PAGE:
For a place that has created so much buzz around its existence, there has been nothing loud enough to champion what is at the heart of the Victoria Road eatery - the people.

Anyone who enters the tiny premise nestled next to the Post Office depot will see the sense of community that Bar Vini has brought to Victoria Road.

Friends lean over the bar that is handmade and hand painted while others crowd around plates of food imported from Italy and cooked in the backroom kitchen by Julia, the 29 year old chef who lives in the south side.

Bar Vini opened at the tail end of last year, to the delight of locals and residents near Victoria road. Owned by Adri Matteori and Steph Curtin their team is tiny and consists of bar manager Jamie Alexander, Julia and the floor manager Chris Duggan - who all live a stones throw from the restaurant themselves.

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"People who live here don't nearby don't need to leave here on a weekend, because they have everything they need" explains bar manager Jamie Alexander.

Jamie, 27 from Battlefield, barhopped around Glasgow, learning his trade in the cocktail game in Bluedog and other places before he decided his heart lay behind the bar at Bar Vini.

"We opened the doors in September with a tiny team, only 4 of us. I knew that that I wanted to be involved the first time I came in.

"Even from the start, before it was open, we wanted this space to be almost a local community venue. It should be somewhere that people could come after work and feel no pressure, where nothing massively expensive or fancy. It's just a place for people to come and have something decent to eat and see their pal from up the road or something" he laughed.

Through the week and weekend, Bar Vini serves cheap and quality pasta and sides, with a view to serving only authentic and organic food.

Unusually for an Italian restaurant, with Jamie's input the bar has a full cocktail bar. Next, they are aiming to introduce another trend that is taking Glasgow by storm - that of the natural wine craze, already touched upon by bars like Bar Brett and Vin Cru.

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With it's ambitious aims to educate their clientele as well as serve them good grub in nice surroundings, the team behind Bar Vini are giving others opportunity as well as taking their own.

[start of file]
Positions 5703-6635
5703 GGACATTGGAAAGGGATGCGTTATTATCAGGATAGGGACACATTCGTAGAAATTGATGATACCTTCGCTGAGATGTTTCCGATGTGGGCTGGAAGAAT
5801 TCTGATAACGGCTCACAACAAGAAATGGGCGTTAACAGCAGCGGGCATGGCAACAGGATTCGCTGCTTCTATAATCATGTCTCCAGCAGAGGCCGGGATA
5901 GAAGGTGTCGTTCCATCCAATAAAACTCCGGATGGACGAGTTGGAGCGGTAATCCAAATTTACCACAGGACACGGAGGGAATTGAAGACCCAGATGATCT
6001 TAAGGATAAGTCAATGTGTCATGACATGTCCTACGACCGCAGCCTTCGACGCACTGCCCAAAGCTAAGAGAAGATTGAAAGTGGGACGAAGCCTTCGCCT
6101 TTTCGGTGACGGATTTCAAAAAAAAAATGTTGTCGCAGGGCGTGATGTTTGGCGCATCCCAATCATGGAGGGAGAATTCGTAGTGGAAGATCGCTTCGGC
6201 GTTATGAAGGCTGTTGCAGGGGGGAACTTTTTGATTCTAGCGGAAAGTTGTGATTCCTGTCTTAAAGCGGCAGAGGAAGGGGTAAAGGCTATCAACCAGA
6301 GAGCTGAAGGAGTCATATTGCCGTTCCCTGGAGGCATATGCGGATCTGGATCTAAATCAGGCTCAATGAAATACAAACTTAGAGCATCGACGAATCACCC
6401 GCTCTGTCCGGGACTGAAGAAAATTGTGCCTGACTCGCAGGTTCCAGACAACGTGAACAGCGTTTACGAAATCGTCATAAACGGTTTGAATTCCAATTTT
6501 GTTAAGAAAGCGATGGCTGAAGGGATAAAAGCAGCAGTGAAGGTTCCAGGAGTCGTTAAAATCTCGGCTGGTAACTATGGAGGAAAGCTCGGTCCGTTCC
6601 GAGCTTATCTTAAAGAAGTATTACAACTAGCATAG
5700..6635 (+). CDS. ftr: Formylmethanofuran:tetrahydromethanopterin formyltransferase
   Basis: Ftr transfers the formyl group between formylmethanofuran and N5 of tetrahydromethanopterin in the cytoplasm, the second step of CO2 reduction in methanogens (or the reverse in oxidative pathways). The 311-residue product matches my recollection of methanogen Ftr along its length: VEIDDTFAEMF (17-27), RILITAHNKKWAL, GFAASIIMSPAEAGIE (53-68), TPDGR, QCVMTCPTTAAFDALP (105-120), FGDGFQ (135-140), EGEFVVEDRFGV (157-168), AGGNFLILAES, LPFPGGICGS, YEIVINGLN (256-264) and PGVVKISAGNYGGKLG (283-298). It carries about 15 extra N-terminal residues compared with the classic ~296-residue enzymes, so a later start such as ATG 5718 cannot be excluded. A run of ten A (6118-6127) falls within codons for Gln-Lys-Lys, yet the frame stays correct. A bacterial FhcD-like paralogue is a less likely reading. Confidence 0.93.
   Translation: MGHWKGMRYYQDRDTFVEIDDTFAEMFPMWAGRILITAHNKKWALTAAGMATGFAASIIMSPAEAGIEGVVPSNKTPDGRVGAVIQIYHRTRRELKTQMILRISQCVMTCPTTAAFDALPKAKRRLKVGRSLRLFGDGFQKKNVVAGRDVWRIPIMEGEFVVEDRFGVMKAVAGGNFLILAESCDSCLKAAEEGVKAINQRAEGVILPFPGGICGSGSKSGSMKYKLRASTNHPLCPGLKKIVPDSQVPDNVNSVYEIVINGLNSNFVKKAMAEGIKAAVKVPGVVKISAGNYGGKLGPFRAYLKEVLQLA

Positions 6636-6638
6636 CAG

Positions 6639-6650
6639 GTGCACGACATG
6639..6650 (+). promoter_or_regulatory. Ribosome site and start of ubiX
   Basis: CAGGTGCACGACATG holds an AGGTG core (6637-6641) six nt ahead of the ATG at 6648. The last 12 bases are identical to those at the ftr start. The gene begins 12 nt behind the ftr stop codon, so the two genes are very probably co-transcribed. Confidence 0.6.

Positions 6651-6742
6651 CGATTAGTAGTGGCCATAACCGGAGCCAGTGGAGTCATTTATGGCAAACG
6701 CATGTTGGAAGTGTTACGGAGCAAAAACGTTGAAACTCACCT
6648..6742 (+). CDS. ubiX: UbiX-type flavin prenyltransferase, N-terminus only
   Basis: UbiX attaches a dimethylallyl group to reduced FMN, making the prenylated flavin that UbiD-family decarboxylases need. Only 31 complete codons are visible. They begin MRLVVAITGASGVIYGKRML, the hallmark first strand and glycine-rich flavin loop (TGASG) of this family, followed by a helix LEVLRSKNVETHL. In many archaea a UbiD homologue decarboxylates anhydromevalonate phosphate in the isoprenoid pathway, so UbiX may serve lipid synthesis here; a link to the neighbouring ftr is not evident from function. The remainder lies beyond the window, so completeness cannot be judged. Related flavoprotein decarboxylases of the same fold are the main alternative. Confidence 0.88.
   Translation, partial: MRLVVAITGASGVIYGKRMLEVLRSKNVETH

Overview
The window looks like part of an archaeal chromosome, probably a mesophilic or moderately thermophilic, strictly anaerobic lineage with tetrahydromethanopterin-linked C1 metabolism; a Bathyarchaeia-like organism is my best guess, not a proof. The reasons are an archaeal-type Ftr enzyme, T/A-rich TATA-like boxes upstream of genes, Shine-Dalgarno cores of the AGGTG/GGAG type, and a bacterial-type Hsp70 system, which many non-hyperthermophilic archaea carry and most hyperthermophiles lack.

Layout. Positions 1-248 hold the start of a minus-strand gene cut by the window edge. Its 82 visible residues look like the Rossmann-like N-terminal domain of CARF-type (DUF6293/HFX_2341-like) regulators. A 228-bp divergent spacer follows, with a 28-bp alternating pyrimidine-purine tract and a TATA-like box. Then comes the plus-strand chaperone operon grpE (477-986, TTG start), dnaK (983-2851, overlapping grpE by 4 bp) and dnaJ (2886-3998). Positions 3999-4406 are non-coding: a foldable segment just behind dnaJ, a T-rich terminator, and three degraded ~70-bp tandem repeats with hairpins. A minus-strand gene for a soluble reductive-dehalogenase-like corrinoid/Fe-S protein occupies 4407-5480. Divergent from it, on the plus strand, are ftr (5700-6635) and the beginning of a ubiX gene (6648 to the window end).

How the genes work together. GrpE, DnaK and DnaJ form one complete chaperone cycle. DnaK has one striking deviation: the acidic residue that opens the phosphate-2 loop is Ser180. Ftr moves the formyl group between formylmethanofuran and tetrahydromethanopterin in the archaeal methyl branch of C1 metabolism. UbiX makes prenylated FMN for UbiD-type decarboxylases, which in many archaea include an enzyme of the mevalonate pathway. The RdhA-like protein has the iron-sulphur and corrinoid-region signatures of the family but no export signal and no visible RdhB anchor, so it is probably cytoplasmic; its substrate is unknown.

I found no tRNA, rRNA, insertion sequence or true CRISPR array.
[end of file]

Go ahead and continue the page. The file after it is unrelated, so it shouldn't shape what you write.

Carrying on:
"It's simple, straightforward, using the right stuff that's local and ethical" explains Jamie.

"I don't think anyone in Glasgow does aperitivo, so we were one of the first places that people could come in after their work and try something new - whether its a new drink or type of food that they haven't had before.

"That's a nice side bit, because It's a lost leader for us but it gets people in and seeing what it's like and trying new things, expanding their horizons without worrying about money or buying something.

"I suppose its about shared experiences, but also about doing what the community like rather than just what you want."

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Victoria House is quickly becoming a self-sufficient, bohemian precinct in the South Side, and the team at Bar Vini are behind its curation. They are a group of amazing young people, who all have something else to offer to the area and who have a role in the collaboration which Bar Vini has resulted in.

"It seems to be a melting pot for creative minds and we get a lot of artists, musicians, DJs coming in and just spending time" says Jamie. "It's been a blur, the last 6 months and they've gone so quick. It's been amazing. When we started, Adri was cooking the pastas himself and shifting the plates. It was really intense but now we're a full team."

And what makes it unique is, as always when ran by young Creatives, things are always changing.

"Adri has a hobby of finding places like this, sniffing out what an area needs. This building, Victoria House, is unique here.

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"There are going to be artist studios upstairs in the summer, and another restaurant next door. We have a new collaboration with a vegan baker, Amelie Weisbecker, and she'll be baking deserts and focaccias in the space upstairs as well as for the coffee bar, Latteria, next door."

As people are beginning to bring their ventures out of the centre and to the surrounding areas, it's getting more and more common to hear that the South Side is quickly becoming the place to be.

There seems to be more space to breathe, with a willing audience waiting to be educated on things not usual to the area. Being able to provide that education is central to what Bar Vini is about, says Jamie.

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"If we can educate people that wine and food can be ethical, natural and organic and not cost a fortune, that's all we came to do.

"It's exciting for the area, pulling people over rather than just Shawlands. We all have our independent stuff to offer and I think the result is that it looks somewhere completely different to Glasgow; it looks rustic, quirky. It's different. I love it."

As the rain eventually calms and the city moves towards what will hopefully be a sunny Spring, Bar Vini and the people behind it will continue to lean into the community that surrounds them.

Tables will be placed outside, experiences had and memories made.

These young people have created something that is now a beating heart of the south side community. If we watch them we will learn.